Five Most Pressing End of Life Science Policy Needs

A colleague from a federal funding agency asked me last week for a “10,000 foot view of what you feel are the five most pressing science policy issues for palliative, hospice, end-of-life areas?”

Here goes.

  • How to better represent uncertainty (prognosis, treatment effectivenss, etc) to patients and families
  • Aligning patient/family wishes and preferences with treatment options offered (at both a micro level—as patients go through illness trajectory as well as in structuring what is offered to patients in benefit packages)
  • Improving methods of non experimental inference, which includes reaching a societal consensus on ‘how much evidence is good enough?’ to make policy decisions based on observational demonstration evidence
  • Improving prognosis methods, and including morbidity/disability states as both an outcome of interest, as well as using same to better predicting survival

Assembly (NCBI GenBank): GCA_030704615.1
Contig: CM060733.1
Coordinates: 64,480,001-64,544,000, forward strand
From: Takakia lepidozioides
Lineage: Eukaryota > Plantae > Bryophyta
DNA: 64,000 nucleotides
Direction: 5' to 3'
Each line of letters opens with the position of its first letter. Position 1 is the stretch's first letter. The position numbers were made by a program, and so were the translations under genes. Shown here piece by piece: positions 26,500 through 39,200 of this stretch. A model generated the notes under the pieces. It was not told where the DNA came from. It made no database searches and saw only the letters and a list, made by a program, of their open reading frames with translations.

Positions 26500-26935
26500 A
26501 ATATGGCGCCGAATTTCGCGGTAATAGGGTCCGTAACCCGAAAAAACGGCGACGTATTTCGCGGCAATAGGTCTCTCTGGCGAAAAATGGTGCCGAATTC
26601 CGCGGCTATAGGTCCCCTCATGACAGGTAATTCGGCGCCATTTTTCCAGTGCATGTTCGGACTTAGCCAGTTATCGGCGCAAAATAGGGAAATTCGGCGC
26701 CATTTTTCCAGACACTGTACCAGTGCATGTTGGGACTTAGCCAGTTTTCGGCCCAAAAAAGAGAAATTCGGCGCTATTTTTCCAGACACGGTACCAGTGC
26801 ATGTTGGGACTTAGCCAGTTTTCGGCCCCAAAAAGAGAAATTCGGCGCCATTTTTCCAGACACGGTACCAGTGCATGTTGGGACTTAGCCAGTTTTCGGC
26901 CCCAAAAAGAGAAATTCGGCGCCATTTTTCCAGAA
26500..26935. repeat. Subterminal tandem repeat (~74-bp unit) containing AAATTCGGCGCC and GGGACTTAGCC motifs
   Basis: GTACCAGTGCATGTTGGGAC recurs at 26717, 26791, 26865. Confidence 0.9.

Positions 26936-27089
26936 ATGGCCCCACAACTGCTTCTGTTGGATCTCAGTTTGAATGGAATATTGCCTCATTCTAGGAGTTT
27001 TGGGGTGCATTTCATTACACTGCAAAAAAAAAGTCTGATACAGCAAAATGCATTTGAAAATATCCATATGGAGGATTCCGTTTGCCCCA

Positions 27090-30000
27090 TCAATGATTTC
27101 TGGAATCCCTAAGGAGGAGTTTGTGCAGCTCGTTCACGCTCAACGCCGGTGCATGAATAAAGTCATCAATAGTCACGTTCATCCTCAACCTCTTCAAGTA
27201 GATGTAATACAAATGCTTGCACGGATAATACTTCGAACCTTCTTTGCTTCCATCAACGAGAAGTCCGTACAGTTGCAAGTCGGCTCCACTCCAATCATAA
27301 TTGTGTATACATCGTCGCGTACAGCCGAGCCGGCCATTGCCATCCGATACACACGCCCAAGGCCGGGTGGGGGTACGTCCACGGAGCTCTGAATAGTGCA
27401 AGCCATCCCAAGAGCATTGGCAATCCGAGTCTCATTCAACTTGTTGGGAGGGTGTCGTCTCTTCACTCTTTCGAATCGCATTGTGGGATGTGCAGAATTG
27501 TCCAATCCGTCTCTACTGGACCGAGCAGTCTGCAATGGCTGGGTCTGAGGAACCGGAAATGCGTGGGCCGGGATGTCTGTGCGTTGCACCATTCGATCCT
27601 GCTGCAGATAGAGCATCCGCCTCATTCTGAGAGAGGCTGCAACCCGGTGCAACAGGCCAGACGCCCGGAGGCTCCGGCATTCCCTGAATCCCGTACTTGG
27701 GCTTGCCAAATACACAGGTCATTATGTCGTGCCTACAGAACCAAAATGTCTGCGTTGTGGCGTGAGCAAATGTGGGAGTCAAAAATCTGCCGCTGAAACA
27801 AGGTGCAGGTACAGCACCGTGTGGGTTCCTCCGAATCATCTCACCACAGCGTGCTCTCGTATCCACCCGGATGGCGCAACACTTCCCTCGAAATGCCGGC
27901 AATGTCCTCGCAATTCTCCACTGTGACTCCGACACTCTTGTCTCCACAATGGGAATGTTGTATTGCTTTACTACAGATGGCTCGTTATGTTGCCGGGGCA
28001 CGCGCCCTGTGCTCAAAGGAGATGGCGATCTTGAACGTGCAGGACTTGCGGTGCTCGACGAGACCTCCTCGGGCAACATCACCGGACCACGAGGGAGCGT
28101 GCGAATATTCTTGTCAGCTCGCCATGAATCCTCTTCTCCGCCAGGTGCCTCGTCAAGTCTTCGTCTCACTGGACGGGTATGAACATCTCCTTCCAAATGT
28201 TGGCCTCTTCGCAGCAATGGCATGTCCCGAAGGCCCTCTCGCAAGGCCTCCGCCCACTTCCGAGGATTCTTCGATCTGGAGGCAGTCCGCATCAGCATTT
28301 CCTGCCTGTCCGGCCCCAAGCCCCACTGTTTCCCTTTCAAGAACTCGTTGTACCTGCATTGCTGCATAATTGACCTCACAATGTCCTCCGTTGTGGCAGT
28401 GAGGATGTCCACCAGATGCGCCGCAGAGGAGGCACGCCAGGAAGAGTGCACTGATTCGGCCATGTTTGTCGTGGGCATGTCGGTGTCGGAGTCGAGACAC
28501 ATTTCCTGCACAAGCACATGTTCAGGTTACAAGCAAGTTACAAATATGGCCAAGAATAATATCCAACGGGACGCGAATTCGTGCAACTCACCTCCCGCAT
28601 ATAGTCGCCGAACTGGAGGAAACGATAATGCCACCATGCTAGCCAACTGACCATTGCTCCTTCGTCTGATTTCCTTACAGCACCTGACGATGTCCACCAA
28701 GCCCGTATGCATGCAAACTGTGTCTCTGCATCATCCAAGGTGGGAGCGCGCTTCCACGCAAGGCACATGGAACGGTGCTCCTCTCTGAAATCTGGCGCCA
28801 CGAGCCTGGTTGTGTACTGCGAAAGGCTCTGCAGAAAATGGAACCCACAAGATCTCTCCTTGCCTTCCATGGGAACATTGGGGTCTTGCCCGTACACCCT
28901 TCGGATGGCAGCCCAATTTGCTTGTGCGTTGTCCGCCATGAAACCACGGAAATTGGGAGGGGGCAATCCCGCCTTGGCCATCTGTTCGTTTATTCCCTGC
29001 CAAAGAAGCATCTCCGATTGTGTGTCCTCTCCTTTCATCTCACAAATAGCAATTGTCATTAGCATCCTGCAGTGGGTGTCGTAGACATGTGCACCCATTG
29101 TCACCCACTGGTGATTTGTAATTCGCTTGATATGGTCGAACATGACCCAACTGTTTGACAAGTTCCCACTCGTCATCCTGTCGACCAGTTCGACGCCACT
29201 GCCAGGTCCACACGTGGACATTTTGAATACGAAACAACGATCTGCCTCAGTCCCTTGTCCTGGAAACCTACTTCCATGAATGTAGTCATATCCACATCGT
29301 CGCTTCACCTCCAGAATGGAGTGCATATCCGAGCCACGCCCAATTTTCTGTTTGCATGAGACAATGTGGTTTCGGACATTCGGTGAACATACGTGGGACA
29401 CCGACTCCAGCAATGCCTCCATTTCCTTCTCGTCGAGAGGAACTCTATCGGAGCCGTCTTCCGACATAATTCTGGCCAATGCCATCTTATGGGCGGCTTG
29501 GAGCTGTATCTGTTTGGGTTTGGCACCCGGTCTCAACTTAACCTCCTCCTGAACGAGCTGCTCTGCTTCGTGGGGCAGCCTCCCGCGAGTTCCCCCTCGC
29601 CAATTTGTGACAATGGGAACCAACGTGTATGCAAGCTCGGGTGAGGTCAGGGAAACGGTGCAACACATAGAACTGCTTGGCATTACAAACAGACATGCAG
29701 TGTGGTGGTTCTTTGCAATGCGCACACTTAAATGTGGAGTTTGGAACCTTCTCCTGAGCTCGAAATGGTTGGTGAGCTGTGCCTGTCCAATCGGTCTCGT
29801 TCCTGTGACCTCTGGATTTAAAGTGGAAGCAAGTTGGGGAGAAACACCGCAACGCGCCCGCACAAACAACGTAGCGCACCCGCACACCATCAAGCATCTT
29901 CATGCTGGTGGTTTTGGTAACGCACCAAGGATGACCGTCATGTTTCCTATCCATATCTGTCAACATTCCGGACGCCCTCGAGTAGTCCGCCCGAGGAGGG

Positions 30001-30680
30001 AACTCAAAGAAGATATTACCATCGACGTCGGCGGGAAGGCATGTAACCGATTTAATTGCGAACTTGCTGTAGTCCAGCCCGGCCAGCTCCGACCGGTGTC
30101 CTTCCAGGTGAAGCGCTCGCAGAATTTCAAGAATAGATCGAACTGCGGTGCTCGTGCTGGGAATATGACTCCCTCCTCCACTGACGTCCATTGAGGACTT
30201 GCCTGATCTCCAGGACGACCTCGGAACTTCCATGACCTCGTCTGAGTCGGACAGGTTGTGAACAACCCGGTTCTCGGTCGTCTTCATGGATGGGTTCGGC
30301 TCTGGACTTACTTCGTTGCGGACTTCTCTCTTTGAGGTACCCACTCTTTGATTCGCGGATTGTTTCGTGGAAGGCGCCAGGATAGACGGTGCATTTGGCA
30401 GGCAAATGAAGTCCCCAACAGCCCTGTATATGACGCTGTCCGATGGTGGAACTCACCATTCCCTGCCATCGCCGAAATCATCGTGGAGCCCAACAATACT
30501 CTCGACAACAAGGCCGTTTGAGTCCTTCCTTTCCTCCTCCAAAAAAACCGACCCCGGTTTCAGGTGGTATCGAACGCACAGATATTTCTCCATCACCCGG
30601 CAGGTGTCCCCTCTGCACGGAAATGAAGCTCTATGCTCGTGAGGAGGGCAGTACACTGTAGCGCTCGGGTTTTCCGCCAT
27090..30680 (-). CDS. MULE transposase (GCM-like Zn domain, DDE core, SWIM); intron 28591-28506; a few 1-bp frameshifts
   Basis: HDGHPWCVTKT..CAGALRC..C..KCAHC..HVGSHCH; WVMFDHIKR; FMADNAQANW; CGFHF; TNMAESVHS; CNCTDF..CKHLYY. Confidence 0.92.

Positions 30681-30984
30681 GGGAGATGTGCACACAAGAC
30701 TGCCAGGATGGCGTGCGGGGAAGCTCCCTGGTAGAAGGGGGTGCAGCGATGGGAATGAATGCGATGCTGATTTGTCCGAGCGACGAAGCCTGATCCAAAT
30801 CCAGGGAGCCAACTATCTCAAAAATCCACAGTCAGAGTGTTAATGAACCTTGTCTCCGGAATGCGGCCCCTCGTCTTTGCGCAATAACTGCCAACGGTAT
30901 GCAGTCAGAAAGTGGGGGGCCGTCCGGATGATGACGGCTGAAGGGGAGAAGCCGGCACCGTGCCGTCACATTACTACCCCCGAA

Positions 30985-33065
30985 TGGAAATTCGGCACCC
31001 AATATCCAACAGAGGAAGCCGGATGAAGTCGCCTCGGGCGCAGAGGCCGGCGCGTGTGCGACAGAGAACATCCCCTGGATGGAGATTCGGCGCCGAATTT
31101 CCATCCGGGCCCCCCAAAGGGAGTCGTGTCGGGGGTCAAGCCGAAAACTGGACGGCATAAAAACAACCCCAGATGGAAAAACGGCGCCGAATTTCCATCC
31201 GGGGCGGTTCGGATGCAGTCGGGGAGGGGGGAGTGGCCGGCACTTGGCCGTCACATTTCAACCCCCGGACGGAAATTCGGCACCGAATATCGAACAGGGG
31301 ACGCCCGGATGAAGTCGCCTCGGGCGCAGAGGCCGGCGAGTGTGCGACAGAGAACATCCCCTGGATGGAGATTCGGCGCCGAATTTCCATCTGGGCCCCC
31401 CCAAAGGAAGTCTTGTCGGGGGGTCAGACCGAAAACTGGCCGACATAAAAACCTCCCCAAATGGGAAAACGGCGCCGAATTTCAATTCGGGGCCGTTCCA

• Harvesting and providing data on cost, quality and patient/family preferences in near real time so that it can be used to inform treatment decisions

About Don Taylor
Professor of Public Policy (with appointments in Business, Nursing, Community and Family Medicine, and the Duke Clinical Research Institute), and Chair of the Academic Council at Duke University . I am one of the founding faculty of the Margolis Center for Health Policy. My research focuses on improving care for persons who are dying, and I am co-PI of a CMMI award in Community Based Palliative Care. I teach both undergrads and grad students at Duke. On twitter @donaldhtaylorjr

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